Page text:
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Chinese smart Mars project.


Chinese smart space projects. - Mars.


"Smart" Mars probe will boldly go on trek

03-02-2011 11:06 BJT

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Mission plan being drafted as nation sets eyes on "Red Planet"

BEIJING - China will update and modify its lunar probes to develop a Mars probe, Ye Peijian, chief scientist of deep space exploration at the China Academy of Space Technology, told China Daily.

Modifications, to enable the Mars probe to reach deep space and become "smarter", will be carried out, said Ye, who is in charge of drafting a technical plan for exploration of the "Red Planet", which has yet to get government approval.


Ye Peijian is chief scientist of deep space
exploration at the China Academy of Space
Technology. Wang Jing / China Daily

Ye, a member of the Chinese Academy of Sciences, believes exploring the planet is the inevitable path for China, a growing space power.

"In the last century, lunar landings and exploration were the priority, but the trend has reversed this century," he said.

The China Academy of Space Technology, designers of the Shenzhou spacecraft and lunar probes, is trying to draft a technical plan for Mars exploration.

The Mars probe will be "intelligent" enough to detect faults and correct them by itself, and able to navigate without relying on commands sent from Earth.

This self-reliance is important due to the distances involved, Ye said. "Mars is so far away from us - from 55 million km to 400 million km depending on its orbit - and signals need a longer time to transmit. Relying on commands from Earth will be impossible."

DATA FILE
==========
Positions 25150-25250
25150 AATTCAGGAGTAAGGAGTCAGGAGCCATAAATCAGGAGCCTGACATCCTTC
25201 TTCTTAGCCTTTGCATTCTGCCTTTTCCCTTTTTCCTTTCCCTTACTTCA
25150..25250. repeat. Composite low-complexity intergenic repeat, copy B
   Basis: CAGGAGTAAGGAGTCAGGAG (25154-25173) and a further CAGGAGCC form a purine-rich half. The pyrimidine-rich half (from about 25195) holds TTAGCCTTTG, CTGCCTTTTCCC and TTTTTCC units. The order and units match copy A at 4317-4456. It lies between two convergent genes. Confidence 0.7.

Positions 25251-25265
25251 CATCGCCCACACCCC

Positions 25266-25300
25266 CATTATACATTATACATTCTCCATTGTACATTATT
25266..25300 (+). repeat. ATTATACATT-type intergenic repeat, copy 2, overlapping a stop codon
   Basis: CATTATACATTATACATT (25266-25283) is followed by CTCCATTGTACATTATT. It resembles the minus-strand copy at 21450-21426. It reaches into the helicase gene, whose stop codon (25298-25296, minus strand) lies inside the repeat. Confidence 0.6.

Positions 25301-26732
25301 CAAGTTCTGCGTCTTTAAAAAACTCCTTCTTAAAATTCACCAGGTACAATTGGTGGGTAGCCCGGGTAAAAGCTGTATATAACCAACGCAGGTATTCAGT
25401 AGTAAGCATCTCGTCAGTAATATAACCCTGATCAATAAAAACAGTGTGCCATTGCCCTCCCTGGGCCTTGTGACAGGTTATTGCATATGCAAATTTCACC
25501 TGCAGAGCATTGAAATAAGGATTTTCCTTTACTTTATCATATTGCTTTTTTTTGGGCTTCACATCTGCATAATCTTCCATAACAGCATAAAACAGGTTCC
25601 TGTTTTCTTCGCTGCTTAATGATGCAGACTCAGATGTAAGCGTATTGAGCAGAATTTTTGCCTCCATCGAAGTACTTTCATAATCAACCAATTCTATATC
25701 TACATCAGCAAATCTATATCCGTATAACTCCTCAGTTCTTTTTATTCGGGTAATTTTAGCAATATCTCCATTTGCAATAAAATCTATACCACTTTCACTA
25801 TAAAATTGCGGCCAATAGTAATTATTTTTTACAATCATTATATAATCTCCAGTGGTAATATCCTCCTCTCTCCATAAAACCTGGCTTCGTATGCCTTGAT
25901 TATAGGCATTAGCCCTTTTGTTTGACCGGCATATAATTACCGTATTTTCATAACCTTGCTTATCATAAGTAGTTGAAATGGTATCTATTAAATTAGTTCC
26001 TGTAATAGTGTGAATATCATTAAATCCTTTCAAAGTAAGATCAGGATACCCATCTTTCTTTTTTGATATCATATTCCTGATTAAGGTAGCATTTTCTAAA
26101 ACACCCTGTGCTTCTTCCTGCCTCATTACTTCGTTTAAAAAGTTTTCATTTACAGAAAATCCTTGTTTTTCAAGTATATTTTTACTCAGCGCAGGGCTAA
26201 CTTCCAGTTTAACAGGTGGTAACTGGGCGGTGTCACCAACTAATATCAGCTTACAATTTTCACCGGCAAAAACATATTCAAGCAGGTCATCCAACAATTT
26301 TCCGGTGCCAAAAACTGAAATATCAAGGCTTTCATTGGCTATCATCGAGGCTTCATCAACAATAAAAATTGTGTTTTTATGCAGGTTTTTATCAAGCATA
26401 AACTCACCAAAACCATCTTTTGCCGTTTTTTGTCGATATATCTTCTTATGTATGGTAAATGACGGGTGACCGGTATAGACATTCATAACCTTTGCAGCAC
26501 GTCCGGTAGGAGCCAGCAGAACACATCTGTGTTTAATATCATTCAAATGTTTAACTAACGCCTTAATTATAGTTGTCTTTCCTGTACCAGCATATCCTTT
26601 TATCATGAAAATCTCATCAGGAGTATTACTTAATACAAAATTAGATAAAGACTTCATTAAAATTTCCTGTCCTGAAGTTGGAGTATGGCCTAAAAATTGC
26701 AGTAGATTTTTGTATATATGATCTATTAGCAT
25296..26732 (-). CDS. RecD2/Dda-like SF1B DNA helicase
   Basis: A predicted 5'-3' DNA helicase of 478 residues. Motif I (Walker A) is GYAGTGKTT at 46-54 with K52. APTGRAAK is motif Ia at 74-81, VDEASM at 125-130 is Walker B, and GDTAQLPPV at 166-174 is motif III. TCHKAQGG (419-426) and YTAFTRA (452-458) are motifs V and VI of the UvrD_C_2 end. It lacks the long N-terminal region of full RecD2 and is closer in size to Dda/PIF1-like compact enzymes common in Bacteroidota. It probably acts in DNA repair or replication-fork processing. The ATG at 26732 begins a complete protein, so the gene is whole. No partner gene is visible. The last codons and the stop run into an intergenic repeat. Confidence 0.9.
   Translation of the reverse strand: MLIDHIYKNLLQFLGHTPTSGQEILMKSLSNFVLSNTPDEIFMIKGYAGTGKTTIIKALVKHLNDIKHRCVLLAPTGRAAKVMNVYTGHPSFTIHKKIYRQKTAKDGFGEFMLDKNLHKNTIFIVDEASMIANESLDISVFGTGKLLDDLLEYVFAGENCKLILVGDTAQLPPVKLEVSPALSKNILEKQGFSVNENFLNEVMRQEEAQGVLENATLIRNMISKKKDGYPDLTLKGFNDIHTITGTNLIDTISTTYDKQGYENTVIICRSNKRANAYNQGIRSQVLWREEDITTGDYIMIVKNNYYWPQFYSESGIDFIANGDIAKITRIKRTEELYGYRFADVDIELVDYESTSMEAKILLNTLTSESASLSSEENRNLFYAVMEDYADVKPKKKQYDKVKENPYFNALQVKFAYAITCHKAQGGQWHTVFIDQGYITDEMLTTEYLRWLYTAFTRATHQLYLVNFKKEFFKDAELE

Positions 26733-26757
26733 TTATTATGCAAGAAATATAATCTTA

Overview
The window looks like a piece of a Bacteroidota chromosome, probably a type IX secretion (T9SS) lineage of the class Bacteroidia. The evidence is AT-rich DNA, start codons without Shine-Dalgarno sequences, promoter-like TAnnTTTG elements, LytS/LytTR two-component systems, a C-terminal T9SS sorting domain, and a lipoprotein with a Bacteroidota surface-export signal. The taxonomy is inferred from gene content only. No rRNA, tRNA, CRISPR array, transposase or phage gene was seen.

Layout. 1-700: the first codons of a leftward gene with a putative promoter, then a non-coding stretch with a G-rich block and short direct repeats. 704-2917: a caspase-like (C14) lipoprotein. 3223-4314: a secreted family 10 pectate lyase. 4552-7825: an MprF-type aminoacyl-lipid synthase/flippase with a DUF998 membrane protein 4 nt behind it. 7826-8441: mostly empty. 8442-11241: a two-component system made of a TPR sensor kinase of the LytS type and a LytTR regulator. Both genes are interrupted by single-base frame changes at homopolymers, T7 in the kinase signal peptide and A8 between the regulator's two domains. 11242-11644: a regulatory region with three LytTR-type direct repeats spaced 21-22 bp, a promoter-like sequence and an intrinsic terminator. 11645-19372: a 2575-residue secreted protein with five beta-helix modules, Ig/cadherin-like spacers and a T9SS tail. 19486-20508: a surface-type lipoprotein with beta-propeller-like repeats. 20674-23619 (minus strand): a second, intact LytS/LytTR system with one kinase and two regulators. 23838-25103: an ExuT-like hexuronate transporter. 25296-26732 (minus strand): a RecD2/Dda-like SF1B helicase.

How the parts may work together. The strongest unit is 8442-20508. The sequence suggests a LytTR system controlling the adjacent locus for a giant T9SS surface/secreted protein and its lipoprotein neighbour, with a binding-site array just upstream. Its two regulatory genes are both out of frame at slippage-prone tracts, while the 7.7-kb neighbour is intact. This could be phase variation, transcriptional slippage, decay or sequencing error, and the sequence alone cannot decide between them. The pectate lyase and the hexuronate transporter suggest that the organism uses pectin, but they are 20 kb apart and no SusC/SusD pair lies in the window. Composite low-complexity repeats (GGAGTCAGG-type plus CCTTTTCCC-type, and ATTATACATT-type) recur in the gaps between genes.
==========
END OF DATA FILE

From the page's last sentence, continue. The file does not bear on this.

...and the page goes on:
A signal sent from Earth to Mars will take at least 20 minutes. "When scientists detect something wrong and try to correct it, the time needed to send signals will make it impossible to correct mistakes in time," he said. ( Addition: How about the Rovers, going on for years and years ? A miracle ! )

This "smart" ability will be vital when the probe uses the planet's gravity to enter orbit, a maneuver that requires the probe to adjust its speed and use the gravitational pull to ensure the correct path.

"Due to the time delay in communications, it would be impossible for us to know the exact position of the probe to maneuver it to enter the preset orbit," he said.

No such communication gap exists in the moon program, as transmissions to a lunar orbiter only take a second, and scientists can accurately maneuver a probe to ensure its correct orbit.

But developing a "smart" probe is not the only major hurdle, he said.

Another obstacle to be overcome involves establishing a monitoring network for deep space, consisting of large-caliber antennas and communication facilities, which China is currently constructing.



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